In FY 2014–2015, CCSA Consumer Education and Referral counselors fielded requests from more than 2,500 families with over 3,300 children, with questions about choosing and using child care. 19% of our families surveyed about their search for child care shared that they “quit or could not start school” because they did not have care.

CCSA administers a scholarship program designed to facilitate access to high quality early education by removing the financial barriers posed by the high cost of quality child care. It provides financial assistance with child care payments to income-eligible families who are working, in school, looking for work, unable to work or have a child with a documented developmental need. Families pay a portion of their gross family income for child care and CCSA pays on behalf of the child directly to 4- and 5-star child care programs. Scholarship family surveys in FY 2015 revealed: for 77% the scholarship enabled the start or continuation of job training; for 96% it enabled employment (start, maintain or increase); for 73.5% the scholarship enabled start or continuation of school.

4C for Children is the child care resource and referral agency for southern OH (Dayton/Middletown/Cincinnati), Northern KY and Louisville. We have worked on these issues for more than 40 years. We find that many of the policies that should support a parent who is trying to improve their employability by seeking education work directly against that goal/outcome. For example, we are now seeing that many of the "better" jobs (i.e. jobs that pay $12-$15/hour) that parents are seeking when they finish their education disqualify them from receiving any child care assistance vouchers because our policies do not permit them to enter the "system" unless they start below 150% of FPL...even though a parent who enters at the bottom end can receive assistance (in OH) up to 300% of FPL. So the very jobs that employers are desperate to fill are the ones that knock a parent out of any help with child care. Our average child care costs in this region are about the same as a year of public university tuition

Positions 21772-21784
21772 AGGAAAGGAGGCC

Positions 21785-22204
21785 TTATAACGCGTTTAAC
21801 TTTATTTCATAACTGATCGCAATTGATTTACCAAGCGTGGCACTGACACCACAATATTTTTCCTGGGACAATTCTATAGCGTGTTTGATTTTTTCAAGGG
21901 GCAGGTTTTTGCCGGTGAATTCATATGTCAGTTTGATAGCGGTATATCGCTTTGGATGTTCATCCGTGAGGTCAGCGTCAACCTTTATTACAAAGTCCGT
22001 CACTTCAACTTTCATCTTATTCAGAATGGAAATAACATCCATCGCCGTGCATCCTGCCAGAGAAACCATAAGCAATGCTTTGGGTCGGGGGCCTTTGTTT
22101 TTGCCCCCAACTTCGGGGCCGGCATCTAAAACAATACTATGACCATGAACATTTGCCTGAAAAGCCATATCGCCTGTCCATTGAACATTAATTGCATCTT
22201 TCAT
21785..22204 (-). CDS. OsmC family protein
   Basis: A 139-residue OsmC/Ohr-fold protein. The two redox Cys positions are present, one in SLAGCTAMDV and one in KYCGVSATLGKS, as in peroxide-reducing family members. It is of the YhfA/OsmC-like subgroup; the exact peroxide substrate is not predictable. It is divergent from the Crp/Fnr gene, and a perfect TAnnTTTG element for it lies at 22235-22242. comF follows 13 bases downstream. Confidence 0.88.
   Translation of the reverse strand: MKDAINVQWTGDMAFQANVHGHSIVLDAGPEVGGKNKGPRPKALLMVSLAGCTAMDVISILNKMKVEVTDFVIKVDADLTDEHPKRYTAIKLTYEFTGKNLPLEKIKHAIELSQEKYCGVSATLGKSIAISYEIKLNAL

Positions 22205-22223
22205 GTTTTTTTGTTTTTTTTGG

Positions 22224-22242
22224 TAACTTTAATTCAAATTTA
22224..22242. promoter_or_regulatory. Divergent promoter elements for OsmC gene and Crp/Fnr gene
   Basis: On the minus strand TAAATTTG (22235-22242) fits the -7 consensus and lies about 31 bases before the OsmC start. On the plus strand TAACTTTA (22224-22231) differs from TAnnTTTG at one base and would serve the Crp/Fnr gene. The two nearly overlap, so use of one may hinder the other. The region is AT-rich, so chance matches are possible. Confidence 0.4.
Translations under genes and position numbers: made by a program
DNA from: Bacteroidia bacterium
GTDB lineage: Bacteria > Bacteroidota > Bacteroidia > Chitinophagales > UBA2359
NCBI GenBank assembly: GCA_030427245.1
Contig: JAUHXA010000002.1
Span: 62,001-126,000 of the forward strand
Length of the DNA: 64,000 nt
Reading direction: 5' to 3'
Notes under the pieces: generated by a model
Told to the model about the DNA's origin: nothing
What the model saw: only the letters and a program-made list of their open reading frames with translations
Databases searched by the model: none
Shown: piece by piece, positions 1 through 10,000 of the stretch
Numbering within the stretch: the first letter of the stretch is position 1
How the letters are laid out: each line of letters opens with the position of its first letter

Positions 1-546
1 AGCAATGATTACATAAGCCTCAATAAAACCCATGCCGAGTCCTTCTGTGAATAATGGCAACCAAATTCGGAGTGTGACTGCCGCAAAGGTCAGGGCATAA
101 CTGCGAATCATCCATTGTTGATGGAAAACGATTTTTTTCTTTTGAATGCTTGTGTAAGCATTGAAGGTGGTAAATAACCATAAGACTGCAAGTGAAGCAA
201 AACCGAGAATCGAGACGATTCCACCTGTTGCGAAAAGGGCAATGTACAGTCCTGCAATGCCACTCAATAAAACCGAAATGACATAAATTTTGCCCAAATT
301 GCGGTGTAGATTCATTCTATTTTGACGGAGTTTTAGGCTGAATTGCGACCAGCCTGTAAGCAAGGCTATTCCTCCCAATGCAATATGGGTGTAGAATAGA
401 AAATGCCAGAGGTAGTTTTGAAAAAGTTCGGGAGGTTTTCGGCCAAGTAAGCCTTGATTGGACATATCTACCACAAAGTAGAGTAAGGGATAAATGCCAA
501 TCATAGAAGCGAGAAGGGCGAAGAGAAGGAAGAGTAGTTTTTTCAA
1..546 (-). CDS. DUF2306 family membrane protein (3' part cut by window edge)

Thanks Karon, Linda and Vanessa.

It is clear that you are involved in innovative efforts to address the child care challenges of low-income parents seeking education and training. How have partnerships with other organizations helped to further your strategies for supporting parents in education and training?

Partnering with higher education and with United Way on projects focused on the education and employment needs of families allows for flexibility and the tailoring of program guidelines to specifically meet the needs of parents in school and in training programs. CCSA collaborates with the University of North Carolina at Chapel Hill to provide employee and student-parent child care referral services and a child care scholarship program. CCSA works with University affiliated families to learn about their child care options and to assess eligibility for a wide range of support services across the early childhood system - beyond just the University sponsored options. 

CCSA works with United Way and a number of community partner agencies through collective impact collaboratives designed to meet the unique needs of families engaged in school or work training programs. For example, the program funds full time scholarships for child care to allow for parent study time and transportation. Flexible guidelines that avoid time limits allow parents to complete their training programs and move into employment while continuously having high quality developmentally appropriate care for their children.